What is Evergrande, and why is it important?
Evergrande is China's second-largest property developer, which quickly turned from “the world’s most valuable real estate company” in 2018 to the “world’s most indebted company” recently.
To fuel growth amid the Chinese real estate rally, the company leveraged hefty amounts of credit. Little it knew it would have faced the Covid-19 pandemic and a long-term slowdown in the Chinese property market, provoking a fast deterioration of the company's fundamentals. This year, a debt squeeze led to suppliers' payment delinquencies, putting the company at risk of default.
The Chinese market faces the problem that Evergrande is a bellwether for the real estate sector with over a thousand projects across the country and total liabilities of over $300 billion. A default poses funding problems to Chinese real estate corporates and the Chinese banking sector, which inevitably increased exposure to the real estate giant during the past decade.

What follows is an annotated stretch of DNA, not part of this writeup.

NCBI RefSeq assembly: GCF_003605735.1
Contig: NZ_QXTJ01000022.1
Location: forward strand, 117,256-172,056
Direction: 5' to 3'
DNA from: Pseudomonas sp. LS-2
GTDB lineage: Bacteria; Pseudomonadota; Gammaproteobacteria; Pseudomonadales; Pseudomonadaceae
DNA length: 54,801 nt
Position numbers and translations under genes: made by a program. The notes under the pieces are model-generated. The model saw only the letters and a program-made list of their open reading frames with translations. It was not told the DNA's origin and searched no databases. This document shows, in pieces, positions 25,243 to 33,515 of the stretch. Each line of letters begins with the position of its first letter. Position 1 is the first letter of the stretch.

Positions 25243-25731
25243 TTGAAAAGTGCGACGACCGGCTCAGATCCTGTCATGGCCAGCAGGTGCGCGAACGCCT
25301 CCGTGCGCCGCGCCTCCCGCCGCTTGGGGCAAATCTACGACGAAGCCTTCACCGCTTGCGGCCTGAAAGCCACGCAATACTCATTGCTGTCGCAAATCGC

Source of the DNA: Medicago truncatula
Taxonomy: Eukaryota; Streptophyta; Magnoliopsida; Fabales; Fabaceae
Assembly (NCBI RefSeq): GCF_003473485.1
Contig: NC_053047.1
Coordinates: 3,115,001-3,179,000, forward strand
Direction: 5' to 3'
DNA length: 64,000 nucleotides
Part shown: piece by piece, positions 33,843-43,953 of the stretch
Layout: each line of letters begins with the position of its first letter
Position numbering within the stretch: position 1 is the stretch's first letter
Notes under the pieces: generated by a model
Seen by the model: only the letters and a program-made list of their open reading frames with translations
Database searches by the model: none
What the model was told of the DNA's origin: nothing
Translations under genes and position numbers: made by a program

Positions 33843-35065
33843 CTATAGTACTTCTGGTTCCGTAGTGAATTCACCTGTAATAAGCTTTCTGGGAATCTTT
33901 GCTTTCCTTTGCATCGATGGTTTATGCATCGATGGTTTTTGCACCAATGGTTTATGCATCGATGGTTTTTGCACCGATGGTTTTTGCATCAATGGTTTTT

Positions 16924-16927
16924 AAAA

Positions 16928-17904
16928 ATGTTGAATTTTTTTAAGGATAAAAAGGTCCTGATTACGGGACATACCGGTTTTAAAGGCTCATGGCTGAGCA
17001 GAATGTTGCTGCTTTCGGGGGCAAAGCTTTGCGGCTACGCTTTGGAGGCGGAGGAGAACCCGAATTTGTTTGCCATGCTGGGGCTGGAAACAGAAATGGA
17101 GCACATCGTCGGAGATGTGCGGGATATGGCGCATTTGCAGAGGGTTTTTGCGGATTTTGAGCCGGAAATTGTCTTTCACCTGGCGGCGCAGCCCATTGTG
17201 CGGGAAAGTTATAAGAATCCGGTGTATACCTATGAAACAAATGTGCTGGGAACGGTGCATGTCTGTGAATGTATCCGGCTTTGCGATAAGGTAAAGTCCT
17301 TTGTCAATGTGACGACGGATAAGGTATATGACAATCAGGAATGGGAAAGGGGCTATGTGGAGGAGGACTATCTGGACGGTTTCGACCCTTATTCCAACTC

As Citigroup indicated, Chinese developers will have problems refinancing debt in the onshore market because of low demand. Refinancing in the offshore market would also be unviable due to the recent spike of funding costs for Chinese high yield corporates in USD. According to Bloomberg Barclays Indexes, yields rose from roughly 8% in May to 13.70%, the highest since March 2020 as the Covid-19 pandemic was hitting the market.
The property market will undoubtedly go through a period of adjustments as the collapse of Evergrande could suppress property values. Yet, we do not expect the government to tolerate a full-blown out collapse as more than three-quarters of household wealth in China is tight up in the property market.
Banks are also vulnerable amid an Evergrande's default. They would see their balance sheets deteriorate amid an increase in non-performing loans.